This option is useful only when verifying checksums.  When verifying checksums, don’t generate an ‘OK’ message per successfully checked file.  Files that fail the verification are reported in the default one-line-per-file format.  If there is any checksum mismatch, print a warning summarizing the failures to  standard error.

‘–status’
This option is useful only when verifying checksums.  When verifying checksums, don’t generate the default one-line-per-file diagnostic and don’t output the warning summarizing any failures. Failures to open or read a file still evoke individual diagnostics to standard error.  If all listed files are readable and are  consistent with the associated MD5 checksums, exit successfully. Otherwise exit with a status code indicating there was a failure.

‘–tag’
Output BSD style checksums, which indicate the checksum algorithm used.  As a GNU extension, file names with problematic characters are escaped as described above, with the same escaping indicator of ‘\’ at the start of the line, being used.  The ‘–tag’ option implies binary mode, and is disallowed with ‘–text’ mode as supporting that would unnecessarily complicate the output format, while providing little benefit.

‘-t’ | ‘–text’
Treat each input file as text, by reading it in text mode and outputting a ‘ ‘ flag.  This is the inverse of ‘–binary’.  This option is the default on systems like GNU that do not distinguish between binary and text files.  On other systems, it is the default  for reading standard input when standard input is a terminal.  This mode is never defaulted to if ‘–tag’ is used.

‘-w’ | ‘–warn’
When verifying checksums, warn about improperly formatted MD5 checksum lines.  This option is useful only if all but a few lines in the checked input are valid.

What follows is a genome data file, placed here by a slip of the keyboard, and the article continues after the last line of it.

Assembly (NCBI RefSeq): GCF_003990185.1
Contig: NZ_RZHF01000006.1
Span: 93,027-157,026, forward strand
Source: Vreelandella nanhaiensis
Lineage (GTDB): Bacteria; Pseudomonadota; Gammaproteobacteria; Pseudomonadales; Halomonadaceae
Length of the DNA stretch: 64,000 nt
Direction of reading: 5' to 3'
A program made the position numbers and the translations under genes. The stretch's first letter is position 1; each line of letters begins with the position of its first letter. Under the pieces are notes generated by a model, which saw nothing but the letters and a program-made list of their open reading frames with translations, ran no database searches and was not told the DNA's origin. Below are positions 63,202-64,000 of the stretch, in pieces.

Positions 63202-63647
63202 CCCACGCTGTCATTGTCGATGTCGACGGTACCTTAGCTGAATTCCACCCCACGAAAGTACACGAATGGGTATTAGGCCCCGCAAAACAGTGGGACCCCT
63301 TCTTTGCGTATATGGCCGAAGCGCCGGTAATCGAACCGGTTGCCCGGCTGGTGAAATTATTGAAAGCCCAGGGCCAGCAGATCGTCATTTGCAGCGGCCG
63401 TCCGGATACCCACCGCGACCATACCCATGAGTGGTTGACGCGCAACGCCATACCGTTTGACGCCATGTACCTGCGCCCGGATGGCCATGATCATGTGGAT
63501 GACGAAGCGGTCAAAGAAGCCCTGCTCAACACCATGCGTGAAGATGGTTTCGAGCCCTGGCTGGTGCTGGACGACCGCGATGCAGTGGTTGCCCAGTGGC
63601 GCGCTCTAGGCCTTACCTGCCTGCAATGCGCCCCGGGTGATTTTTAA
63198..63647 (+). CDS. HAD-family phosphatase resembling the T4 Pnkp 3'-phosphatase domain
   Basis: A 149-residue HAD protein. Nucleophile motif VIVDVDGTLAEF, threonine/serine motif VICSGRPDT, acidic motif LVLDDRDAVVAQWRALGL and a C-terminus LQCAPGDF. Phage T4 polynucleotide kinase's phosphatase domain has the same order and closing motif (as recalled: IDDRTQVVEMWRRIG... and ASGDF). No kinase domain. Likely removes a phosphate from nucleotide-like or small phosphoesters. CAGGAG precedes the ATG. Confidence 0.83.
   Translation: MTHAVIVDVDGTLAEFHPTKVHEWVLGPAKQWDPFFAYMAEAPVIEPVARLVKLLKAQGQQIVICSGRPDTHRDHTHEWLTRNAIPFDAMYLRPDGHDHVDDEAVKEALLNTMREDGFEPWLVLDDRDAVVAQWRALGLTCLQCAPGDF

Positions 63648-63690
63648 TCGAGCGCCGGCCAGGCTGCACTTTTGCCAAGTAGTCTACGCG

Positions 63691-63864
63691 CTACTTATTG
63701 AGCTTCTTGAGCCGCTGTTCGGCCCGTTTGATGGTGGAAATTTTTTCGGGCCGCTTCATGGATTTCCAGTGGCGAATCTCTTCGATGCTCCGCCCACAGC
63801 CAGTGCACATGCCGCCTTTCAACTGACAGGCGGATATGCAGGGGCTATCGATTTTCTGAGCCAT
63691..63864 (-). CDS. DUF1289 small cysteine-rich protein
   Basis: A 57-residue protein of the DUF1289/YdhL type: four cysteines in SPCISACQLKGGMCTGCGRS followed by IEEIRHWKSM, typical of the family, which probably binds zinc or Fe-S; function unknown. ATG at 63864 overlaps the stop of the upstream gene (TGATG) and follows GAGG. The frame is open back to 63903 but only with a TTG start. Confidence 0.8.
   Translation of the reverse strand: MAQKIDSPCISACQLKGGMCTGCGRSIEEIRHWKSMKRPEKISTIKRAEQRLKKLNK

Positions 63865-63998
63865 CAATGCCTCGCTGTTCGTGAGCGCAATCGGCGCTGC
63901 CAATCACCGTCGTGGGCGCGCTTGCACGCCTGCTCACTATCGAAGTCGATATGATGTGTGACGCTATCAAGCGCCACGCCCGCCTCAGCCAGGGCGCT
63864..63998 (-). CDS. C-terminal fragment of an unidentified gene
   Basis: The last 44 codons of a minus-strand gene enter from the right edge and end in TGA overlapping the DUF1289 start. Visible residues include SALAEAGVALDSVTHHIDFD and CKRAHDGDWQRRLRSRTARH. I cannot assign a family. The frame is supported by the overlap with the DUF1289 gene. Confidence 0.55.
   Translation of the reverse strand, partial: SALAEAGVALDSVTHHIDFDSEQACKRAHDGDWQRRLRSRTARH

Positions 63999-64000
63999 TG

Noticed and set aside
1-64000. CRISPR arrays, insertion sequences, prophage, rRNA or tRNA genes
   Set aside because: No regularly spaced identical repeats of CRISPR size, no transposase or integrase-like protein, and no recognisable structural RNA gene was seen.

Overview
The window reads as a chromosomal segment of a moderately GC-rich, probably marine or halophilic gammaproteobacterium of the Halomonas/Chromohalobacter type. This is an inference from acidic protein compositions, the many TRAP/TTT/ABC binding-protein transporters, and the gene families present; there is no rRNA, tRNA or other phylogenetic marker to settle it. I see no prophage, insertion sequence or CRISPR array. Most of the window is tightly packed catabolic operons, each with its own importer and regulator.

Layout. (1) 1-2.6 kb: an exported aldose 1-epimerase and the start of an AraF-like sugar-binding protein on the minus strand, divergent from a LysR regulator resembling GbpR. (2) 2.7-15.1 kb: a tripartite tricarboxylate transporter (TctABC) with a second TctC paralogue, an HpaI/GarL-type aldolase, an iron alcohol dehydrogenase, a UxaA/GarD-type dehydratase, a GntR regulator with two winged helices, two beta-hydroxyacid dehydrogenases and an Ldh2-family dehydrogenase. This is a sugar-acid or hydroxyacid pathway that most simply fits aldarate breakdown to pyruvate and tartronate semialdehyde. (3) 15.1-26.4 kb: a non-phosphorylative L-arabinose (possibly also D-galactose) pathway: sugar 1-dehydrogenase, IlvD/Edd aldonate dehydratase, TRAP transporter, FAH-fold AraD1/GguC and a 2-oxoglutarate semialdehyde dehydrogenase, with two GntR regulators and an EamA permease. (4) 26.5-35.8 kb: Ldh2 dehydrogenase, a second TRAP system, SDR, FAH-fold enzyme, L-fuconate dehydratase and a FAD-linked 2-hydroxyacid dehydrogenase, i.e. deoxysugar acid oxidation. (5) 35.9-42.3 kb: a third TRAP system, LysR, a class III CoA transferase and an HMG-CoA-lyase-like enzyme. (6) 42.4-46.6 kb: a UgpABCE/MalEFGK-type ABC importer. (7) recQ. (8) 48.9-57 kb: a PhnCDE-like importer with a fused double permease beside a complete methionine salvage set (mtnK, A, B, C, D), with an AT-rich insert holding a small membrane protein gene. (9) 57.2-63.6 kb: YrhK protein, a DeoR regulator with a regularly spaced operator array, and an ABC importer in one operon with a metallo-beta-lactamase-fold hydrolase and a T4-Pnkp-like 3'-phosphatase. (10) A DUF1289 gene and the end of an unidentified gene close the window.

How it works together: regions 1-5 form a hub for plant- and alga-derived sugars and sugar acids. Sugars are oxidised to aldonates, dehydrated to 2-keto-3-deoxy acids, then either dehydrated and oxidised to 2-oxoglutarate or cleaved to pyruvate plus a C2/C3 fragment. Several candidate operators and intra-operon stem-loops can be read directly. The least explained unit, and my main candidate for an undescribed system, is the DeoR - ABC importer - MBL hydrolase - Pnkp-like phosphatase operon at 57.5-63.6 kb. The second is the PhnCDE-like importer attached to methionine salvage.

‘–strict’
When verifying checksums, if one or more input line is invalid, exit nonzero after all warnings have been issued.

An exit status of zero indicates success, and a nonzero value indicates failure.

 

md5sum Examples

1. Calculate / Compute md5sum

Calculate or compute md5sum for the input file.

$ md5sum samplefile.txt
3b85ec9ab2984b91070128be6aae25eb  samplefile.txt

Calculate or compute md5sum for the input given through STDIN.

$ md5sum -
test
d8e8fca2dc0f896fd7cb4cb0031ba249  -

2. Compute and Verify checksum of files

Compute and store the md5sum of files in a file, and then cross check it with -c option.

$ md5sum *.vim
bbd166fee3f3f624286c4d85dc1994f8  NERD_tree.vim
50dcf8c353827eef464cb79f55018d6c  SearchComplete.vim
5d2a1217ddecff630528c64a04ee7f9e  utl.vim

$ md5sum *.vim > t.md5

$ md5sum -c t.md5 
NERD_tree.vim: OK
SearchComplete.vim: OK
utl.vim: OK

When there is a change in any of the file, you will get the “computed checksums did NOT match” warning message.

$ md5sum -c t.md5 
NERD_tree.vim: OK
SearchComplete.vim: OK
utl.vim: FAILED
md5sum: WARNING: 1 of 3 computed checksums did NOT match
Ramdev

Ramdev

I have started unixadminschool.com ( aka gurkulindia.com) in 2009 as my own personal reference blog, and later sometime i have realized that my leanings might be helpful for other unixadmins if I manage my knowledge-base in more user friendly format. And the result is today's' unixadminschool.com. You can connect me at - https://www.linkedin.com/in/unixadminschool/